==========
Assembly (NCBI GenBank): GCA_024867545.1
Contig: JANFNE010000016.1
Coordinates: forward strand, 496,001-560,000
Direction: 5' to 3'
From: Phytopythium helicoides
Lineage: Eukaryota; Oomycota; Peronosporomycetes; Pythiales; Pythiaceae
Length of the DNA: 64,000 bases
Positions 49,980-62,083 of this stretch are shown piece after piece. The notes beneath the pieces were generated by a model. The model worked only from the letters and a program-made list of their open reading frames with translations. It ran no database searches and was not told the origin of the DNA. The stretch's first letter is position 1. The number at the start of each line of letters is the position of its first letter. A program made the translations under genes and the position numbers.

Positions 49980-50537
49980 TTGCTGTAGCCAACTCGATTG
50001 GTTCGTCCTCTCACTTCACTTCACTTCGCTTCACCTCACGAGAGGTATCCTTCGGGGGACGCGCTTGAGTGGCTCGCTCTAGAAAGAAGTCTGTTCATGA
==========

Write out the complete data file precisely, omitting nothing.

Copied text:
Assembly (NCBI GenBank): GCA_024867545.1
Contig: JANFNE010000016.1
Coordinates: forward strand, 496,001-560,000
Direction: 5' to 3'
From: Phytopythium helicoides
Lineage: Eukaryota; Oomycota; Peronosporomycetes; Pythiales; Pythiaceae
Length of the DNA: 64,000 bases
Positions 49,980-62,083 of this stretch are shown piece after piece. The notes beneath the pieces were generated by a model. The model worked only from the letters and a program-made list of their open reading frames with translations. It ran no database searches and was not told the origin of the DNA. The stretch's first letter is position 1. The number at the start of each line of letters is the position of its first letter. A program made the translations under genes and the position numbers.

Positions 49980-50537
49980 TTGCTGTAGCCAACTCGATTG
50001 GTTCGTCCTCTCACTTCACTTCACTTCGCTTCACCTCACGAGAGGTATCCTTCGGGGGACGCGCTTGAGTGGCTCGCTCTAGAAAGAAGTCTGTTCATGA